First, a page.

Hood was tried for the murder of Peet, 11 counts of kidnapping, 11 counts of aggravated robbery, single counts of aggravated burglary and having a weapon under disability, and firearm specifications relating to each of those offenses. Hill testified as a witness for the state, describing the movements of the four robbers prior to and during the robbery and stating that he did not know who shot Peet, but indicating that Hood and Peet were together near the place where Peet was killed seconds before the shots were fired.

Over the objection of Hood’s attorneys, the state presented as evidence computer printouts that detailed the cell phone calls that had been placed and received by each of the four robbers prior to and during the events leading to the shooting of Peet.  Hill testified that the records showed how he and his co-defendants had maintained contact with each other prior to the robbery. Police detectives Henry Veverka and Kathleen Carlin testified that the records had been obtained through subpoenaes issued to each of the defendants’ cell phone companies, and Veverka explained the meaning of the information contained in the printouts. No representatives from the cellular phone companies themselves were called to testify.

At the conclusion of evidence, the jury found Hood guilty of murder, nine counts and kidnapping, nine counts of aggravated robbery and one count of aggravated burglary, all with firearm specifications. He was sentenced to an aggregate term of from 21 years to life in prison.  Hood appealed, asserting among other claims that his convictions should be vacated because the trial court should not have admitted the cell phone records proffered by the state without authentication by the cell phone service providers that they accurately reflected the calls made and received by Hood and the other defendants.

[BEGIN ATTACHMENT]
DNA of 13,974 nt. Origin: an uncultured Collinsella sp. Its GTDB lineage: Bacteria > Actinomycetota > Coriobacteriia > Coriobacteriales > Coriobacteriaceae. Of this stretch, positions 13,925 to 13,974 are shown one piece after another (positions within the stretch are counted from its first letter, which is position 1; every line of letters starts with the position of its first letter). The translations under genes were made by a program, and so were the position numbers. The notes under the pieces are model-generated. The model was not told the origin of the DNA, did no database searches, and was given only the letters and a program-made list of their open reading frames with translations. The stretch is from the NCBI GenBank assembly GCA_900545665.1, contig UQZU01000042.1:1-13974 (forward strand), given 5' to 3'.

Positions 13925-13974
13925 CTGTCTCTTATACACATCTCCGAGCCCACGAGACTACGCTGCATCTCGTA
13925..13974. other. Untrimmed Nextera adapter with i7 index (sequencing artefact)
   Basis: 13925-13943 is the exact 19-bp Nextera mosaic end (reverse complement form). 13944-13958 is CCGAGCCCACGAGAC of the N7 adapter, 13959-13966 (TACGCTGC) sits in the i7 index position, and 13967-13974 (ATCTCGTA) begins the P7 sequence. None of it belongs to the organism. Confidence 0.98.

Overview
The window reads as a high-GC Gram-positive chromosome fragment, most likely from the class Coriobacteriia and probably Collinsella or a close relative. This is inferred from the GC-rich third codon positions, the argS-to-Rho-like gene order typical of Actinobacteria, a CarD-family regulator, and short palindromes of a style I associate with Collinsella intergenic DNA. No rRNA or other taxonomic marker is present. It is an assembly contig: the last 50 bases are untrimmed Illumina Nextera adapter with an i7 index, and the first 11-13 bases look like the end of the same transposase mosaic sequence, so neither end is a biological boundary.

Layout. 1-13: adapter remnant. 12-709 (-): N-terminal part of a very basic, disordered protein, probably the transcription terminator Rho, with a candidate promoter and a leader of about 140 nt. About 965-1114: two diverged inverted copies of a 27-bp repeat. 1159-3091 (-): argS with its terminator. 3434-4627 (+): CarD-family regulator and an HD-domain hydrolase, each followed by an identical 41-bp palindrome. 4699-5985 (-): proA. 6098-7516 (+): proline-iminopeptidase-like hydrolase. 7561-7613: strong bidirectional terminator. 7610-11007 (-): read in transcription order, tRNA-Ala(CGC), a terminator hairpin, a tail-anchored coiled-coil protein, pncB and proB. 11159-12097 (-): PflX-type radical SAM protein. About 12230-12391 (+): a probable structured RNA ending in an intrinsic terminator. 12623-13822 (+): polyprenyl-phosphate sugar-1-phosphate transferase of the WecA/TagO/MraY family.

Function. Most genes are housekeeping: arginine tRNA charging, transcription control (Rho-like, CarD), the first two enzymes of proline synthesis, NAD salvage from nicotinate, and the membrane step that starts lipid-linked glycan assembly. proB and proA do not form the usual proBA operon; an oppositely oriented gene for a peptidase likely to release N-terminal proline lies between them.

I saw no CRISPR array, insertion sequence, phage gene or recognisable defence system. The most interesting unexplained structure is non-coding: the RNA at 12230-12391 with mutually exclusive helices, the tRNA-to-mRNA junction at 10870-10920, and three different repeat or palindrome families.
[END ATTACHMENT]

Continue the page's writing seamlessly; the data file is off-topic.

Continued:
The 8th District Court of Appeals held that, even if the cell phone records were not properly authenticated, their admission by the trial court would amount to harmless error because, in light of the other evidence against Hood, those records had no significant impact on the jury’s findings of guilt.  Hood sought and was granted Supreme Court review of the 8th District’s ruling.

Attorneys for Hood assert that by admitting the cell phone records proffered by the state into evidence without expert authentication and without a chance for his attorney to cross-examine the state’s witness about the reliability and meaning of those records, the trial court impermissibly allowed the jury to consider “hearsay” evidence in violation of Hood’s Sixth Amendment right to confront the witnesses and evidence against him.  While the 8th District identified that mistake as harmless error, Hood argues that the phone records provided crucial support for Hill’s version of the events surrounding the robbery and killing of Peet, without which the jury could have been left with reasonable doubt about the truthfulness of Hill’s claim that Hood was the only person with Peet when he was shot.

Attorneys for the state respond that the Sixth Amendment right of confrontation applies only to hearsay evidence or statements that are “testimonial” in nature, i.e., statements that a declarant makes with the understanding that they may be used as evidence in a criminal proceeding. They assert that the phone records at issue in this case fall under an exception to the hearsay rule that allows a court to admit “business records” that are routinely compiled by an impartial business entity as part of its everyday operations that also happen to document factual information relevant to a criminal case.